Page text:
Evaluation of regional climate models for the Alpine region clearly revealed that there are still major obstacles to deriving reliable climate change trends: Firstly, improved high-resolution gridded precipitation climatologies must be generated in order to better assess the performance of regional models. Secondly, further high-resolution RCM simulations must be performed, preferably with nonhydrostatic RCMs that allow for resolutions finer than 10 km. Thirdly, bias correction techniques have to be developed and adjusted to the specific requirements of the highly variable Alpine precipitation and temperature distribution.


Informations complémentaires (données utilisées, méthode, scénarios, etc.)

Model evaluation and the assessment of the future climate change were performed in four investigation areas, including the entire Greater Alpine Region (GAR) (4°W–19°W and 43°N–49°N). In order to assess climate change effects in various parts of the Alpine region, investigation areas UG-1, UG-2, and UG-3 of 1.5° by 1° in size were chosen. UG-1 represents a part north of the main Alpine ridge. Here a hydrological impact study was performed within ClimChAlp. The UG-2 area represents the area south of the main Alpine ridge, while UG-3 is situated in the southwestern part. This selection was motivated by a previous study with the regional model MM5 driven with boundary forcings from the ECHAM4 GCM, which revealed in these regions greater precipitation changes as in the average of the Alpine area [Smiatek et al., 2007].

The climatological statistics applied were selected from a hydrological point of view. The focus was placed on performance analysis for subsequent hydrological impact modeling. It included mean monthly temperature as well as daily mean precipitation, the frequency of wet days with precipitation above 1 mm/d and strong precipitation frequency with precipitation above 15 mm/d, 90% quantile of the precipitation distribution on wet days, and the number of consecutive dry days. Acronyms and the applied statistics are listed in Table 2.

Acronym Definition Unit
MEA-P Mean climatological precipitation mm/d
MEA-T Mean climatological temperature K
FRE-1 Frequency (ratio) of days with precipitation >1 mm fraction
FRE-15 Frequency (ratio) of days with precipitation >15 mm fraction
Q90 90% quantile of distribution function on wet days mm/d
XCCD Maximum number of consecutive dry days d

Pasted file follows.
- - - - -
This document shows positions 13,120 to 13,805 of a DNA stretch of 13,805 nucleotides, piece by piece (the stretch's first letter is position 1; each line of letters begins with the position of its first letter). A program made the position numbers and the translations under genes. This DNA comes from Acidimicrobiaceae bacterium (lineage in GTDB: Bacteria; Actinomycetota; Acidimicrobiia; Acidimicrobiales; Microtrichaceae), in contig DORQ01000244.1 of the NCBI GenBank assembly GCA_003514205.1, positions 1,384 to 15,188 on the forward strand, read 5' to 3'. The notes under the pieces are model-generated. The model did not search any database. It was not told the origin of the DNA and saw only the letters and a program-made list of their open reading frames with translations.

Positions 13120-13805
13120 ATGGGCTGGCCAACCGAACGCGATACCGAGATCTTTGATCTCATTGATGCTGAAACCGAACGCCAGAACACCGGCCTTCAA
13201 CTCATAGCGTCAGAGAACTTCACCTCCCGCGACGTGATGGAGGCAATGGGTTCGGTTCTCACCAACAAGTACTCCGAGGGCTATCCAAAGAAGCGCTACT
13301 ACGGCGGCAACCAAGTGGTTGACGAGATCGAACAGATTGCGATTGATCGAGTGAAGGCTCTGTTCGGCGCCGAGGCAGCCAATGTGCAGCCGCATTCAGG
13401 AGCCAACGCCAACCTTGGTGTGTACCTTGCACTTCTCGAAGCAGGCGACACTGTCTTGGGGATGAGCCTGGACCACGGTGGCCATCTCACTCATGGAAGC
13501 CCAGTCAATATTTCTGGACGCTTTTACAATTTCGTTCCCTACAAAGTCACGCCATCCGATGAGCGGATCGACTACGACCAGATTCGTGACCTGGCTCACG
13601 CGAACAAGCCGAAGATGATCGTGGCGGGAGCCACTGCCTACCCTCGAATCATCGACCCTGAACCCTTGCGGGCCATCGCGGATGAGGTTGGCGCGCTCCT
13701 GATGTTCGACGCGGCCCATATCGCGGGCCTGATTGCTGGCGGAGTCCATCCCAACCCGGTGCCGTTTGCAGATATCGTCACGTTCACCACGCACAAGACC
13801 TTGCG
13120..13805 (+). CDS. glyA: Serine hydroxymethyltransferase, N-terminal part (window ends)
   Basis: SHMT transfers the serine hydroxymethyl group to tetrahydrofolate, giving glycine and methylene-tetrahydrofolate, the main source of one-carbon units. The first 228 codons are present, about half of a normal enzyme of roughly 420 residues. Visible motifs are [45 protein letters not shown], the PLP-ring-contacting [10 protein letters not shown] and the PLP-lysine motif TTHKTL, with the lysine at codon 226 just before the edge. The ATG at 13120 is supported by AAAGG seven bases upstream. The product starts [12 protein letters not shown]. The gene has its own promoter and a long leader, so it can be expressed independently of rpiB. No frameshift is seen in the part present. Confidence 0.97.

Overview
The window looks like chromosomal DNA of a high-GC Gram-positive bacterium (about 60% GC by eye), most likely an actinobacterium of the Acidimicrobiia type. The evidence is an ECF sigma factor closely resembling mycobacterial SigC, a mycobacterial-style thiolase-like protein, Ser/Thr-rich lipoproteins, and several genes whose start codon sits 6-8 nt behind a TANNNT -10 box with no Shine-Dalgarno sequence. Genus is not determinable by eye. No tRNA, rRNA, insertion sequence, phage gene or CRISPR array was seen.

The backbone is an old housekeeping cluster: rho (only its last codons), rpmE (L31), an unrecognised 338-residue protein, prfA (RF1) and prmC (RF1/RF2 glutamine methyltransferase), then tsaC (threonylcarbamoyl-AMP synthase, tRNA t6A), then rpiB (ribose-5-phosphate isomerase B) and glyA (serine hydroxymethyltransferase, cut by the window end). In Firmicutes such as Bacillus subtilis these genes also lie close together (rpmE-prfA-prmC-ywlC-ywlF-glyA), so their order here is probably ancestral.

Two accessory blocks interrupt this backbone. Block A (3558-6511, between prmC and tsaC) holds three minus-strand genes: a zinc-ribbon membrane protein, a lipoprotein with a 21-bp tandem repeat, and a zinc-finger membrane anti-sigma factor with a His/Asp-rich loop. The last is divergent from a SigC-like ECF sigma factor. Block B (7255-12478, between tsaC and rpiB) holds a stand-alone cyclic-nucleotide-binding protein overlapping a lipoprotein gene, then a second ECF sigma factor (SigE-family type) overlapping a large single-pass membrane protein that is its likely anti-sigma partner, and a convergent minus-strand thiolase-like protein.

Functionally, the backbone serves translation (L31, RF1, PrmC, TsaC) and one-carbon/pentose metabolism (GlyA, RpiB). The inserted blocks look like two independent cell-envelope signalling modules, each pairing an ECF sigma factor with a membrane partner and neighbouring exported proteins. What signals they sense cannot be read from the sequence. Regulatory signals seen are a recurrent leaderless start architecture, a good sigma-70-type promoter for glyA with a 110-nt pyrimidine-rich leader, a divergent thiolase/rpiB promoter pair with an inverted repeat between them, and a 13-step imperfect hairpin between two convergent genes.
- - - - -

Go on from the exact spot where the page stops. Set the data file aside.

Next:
Temperature and Precipitation Statistics Used in This Study

Despite the dense monitoring station network, there is still a limited availability of high-resolution gridded reference data at daily resolution.

As part of the ALP-IMP Project (Multicentennial climate variability in the Alps based on Instrumental data, Model simulations and Proxy data), high resolution gridded (10 arc seconds resolution) climatic data (CRU ALP-IMP) were generated for the Greater Alpine Region at the Climatic Research Unit (CRU), Norwich, UK. The monthly precipitation totals for the 1800–2003 period are based on 192 long-term homogenized precipitation series [Auer et al., 2005] from meteorological stations and a highr esolution precipitation climatology for the 1971–1990 period [Efthymiadis et al., 2006]. The major data source in CRU ALP-IMP is the HISTALP (Historical instrumental climatological surface time series of the Greater Alpine Region) database. The extent covered by the CRU ALPIMP climatology data is identical with the investigation area GAR. An additional data set available is the gridded 10 arc minutes time series CRU TS 1.2 data set covering the European land surface [Mitchell et al., 2004; Mitchell and Jones, 2005]. The data comprise 1200 grids of climate observed during the period from 1901 to 2000 using methodology described by New et al. [2000]. From the ENSEMBLES (ENSEMBLE-based Predictions of Climate Changes and their Impacts) project, a first version of the European daily high-resolution gridded data set (ECA) of surface temperature and precipitation of 0.25° resolution is available [Haylock et al., 2008]. The data are expected to be extended to a higher resolution in the future. Gridded monthly and annual global air temperature and precipitation data for the period from 1950 to 1999 at 0.5 degrees by 0.5 degrees of latitude/longitude grid are also available from the University of Delaware, where they were derived from the global historical climatology network and station records provided by Legates and Willmott [1990a, 1990b]. Additional data are the Alpine precipitation analyses from high-resolution rain gauge observations of the years 1971–1990 in grid resolution of about 25 km available from the Data Centre of the Mesoscale Alpine Programme (MAP [Frei and Schär, 1998]).